The Mystery of the 5th Outfielder
With Spring Training entering the middle stages, there are still plenty of questions left unanswered. Who will be the 5th starter? Will Freddy Sanchez be good to go come April? Can Edgar Renteria rebound now that he’s healthy? Among these, one of the more hotly debated topics is that of the illustrious 5th outfielder.
The starting outfield is already firmly established with Mark DeRosa slated to start in left, Aaron Rowand in center, and Nate Schierholtz in right. With four guys competing for the final two outfield spots, chances to make the team out of camp are dwindling. The three candidates for these spots, Eugenio Velez, John Bowker, Andres Torres, and Fred Lewis, each bring something unique to the table in terms of skill set.
With Velez you get a guy who can run, play sub-par defense at multiple positions, and has little to no plate discipline to speak of. This being so, he of course was a regular down the stretch last season, oftentimes asked to assume the role of lead-off hitter. The biggest thing he has going for him is the 65 at-bats he hit well in upon his call-up in 2009, as well as that fact that Bruce Bochy likes to take small sample sizes and give them more meaning than they deserve. At the age of 27, Velez is still very raw in terms of his skillset. And this would be fine…if he were about five years younger. By the time you hit your late 20’s as a big leaguer, the hope is that you’ve figured some things out by then. Watching the guy play though, it’s hard to not to notice that he still looks fairly lost on defense and makes a lot of mistakes on the basepaths.
Which brings us to Fred Lewis. The perception of Lewis is that he takes wacky routes to balls in the outfield while lacking that certain “je ne sais quoi” that “real” ballplayers seem to possess. The reality here is that Lewis is actually an above-average defender in left, and a perfectly average one in center and right. His career UZR in left field (Zone rating that measures effectiveness on defense with 0 being about average) is 11.5, while his ratings in CF and RF are -1.7 and -3.1 respectively. In terms of his bat, Lewis is one of the better hitters we have in terms of plate discipline, with a slight drop-off last season putting him in Bruce Bochy’s doghouse. The caveat with Freddie is the fact that he’s out of options, so him not making the team out of camp probably means some other team will swoop in and take him off waivers.
The biggest candidate for demotion right now is John Bowker, due solely to the fact that he has a minor option remaining. In some ways I’m all for this in the sense that it means Bowker will be getting regular at-bats in Fresno. At the same time, he’s also a very good hitter with a bat that I think can play at the big league level. It’s hard to ignore the massive improvements he made under the tutelage of Hensley Meulens in AAA last season, reducing his K% by 7% from 2008, and almost tripling his BB%. Given 400+ AB’s in the big leagues, CHONE predicts that Bowker would hit .276/.349/.456 with 15 homers, stats that makes him the second-best hitter on the 2009 roster. It’s a tough call rooting for that production to rot at AAA for at least the first half of the season (something that Buster Posey can probably sympathize with as well).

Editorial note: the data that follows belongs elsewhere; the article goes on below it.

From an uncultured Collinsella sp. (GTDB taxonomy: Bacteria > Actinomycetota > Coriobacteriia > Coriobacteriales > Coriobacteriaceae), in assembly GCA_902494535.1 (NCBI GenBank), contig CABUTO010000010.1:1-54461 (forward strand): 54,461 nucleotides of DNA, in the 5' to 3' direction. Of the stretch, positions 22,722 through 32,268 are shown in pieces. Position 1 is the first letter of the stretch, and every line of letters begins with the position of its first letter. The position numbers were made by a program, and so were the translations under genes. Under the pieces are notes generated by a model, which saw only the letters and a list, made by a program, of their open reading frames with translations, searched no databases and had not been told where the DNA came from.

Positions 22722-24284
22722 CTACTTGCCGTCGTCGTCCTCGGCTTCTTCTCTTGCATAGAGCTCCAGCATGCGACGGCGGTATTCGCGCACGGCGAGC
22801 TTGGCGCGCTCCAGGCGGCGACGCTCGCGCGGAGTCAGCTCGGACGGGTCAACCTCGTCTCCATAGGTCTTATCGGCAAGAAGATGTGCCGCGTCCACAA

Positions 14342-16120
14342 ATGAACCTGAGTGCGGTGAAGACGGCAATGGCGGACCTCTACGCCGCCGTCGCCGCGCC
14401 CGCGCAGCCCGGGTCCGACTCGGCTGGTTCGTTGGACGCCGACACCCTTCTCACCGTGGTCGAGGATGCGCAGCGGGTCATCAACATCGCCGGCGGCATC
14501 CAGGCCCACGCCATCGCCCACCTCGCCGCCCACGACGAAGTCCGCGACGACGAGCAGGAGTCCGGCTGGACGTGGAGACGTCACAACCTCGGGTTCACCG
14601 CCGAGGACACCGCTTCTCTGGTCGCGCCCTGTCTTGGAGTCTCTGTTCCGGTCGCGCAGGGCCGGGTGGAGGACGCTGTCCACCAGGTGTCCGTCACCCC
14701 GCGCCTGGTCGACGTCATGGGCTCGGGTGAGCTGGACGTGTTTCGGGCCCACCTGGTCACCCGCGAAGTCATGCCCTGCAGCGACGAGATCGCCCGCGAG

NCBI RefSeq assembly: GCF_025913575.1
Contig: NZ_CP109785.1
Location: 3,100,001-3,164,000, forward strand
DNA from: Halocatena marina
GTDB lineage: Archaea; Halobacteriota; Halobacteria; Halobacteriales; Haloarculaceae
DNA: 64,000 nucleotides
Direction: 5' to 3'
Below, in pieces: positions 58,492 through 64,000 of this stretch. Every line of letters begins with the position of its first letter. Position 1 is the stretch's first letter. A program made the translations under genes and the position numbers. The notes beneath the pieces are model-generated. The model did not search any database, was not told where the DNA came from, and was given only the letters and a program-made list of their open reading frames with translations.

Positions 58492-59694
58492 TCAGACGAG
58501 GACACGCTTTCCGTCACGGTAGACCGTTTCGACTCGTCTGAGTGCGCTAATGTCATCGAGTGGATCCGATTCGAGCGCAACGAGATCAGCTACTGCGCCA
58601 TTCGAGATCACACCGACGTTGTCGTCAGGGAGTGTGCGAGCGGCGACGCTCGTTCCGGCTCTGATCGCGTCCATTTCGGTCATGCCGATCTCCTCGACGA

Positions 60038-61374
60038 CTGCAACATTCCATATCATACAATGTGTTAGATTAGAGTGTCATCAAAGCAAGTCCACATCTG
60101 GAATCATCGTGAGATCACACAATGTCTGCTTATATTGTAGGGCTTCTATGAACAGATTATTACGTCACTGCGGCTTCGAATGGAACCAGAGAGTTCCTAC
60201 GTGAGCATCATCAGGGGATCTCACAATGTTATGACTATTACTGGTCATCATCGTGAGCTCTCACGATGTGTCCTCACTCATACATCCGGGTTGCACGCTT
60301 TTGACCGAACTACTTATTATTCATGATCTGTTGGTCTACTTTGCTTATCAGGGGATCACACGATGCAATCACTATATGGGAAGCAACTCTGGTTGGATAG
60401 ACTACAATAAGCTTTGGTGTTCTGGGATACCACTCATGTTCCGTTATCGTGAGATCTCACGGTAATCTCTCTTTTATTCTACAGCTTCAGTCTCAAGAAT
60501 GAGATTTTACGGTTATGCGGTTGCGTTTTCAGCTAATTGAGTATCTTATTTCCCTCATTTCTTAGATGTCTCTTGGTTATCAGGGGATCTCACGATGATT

The final candidate, Andres Torres brings with him stellar defensive play, smart baserunning, and an ability to absolutely crush left-handed pitching. Against lefties last year, the 30 year-old outfielder put up a line of .338/.397/.718, compared to his .210/.297/.370 line against righties. It’s great that he can mash with the best of them when it comes to hitting southpaws, but the platoon splits are little too drastic for my tastes. His defense on the other hand, is all good, with above-average numbers at every outfield position (7.8 UZR in 2009). He’s the ideal late-inning defensive replacement, but it all depends on how much you’re willing to sacrifice for such a pigeon-holed kind of role. Is it worth losing Fred Lewis to another team? Or is it worth losing John Bowker’s bat?
In the end it’s a tough decision for anyone to make. I’d send Velez to AAA without hesitation, but from there it gets difficult to make a judgment call. Lewis needs to stay on the 25-man roster just to keep him a Giant, so that one should be a no-brainer. From there it’s between Torres and Bowker for the final spot. Because of Bowker’s remaining option and Lewis’ struggles against left-handed pitching, Torres is a guy that fits in nicely. In the late innings of a ballgame it also helps to have a guy patrolling the outfield who can run down those drives to the warning track. Bowker spending a few more months in Fresno wouldn’t be the worst thing in the world, especially due to the fact that if Torres or Lewis get hurt or flop, he’s a simple call-up away from filling in, no harm no foul. At least in a perfect world.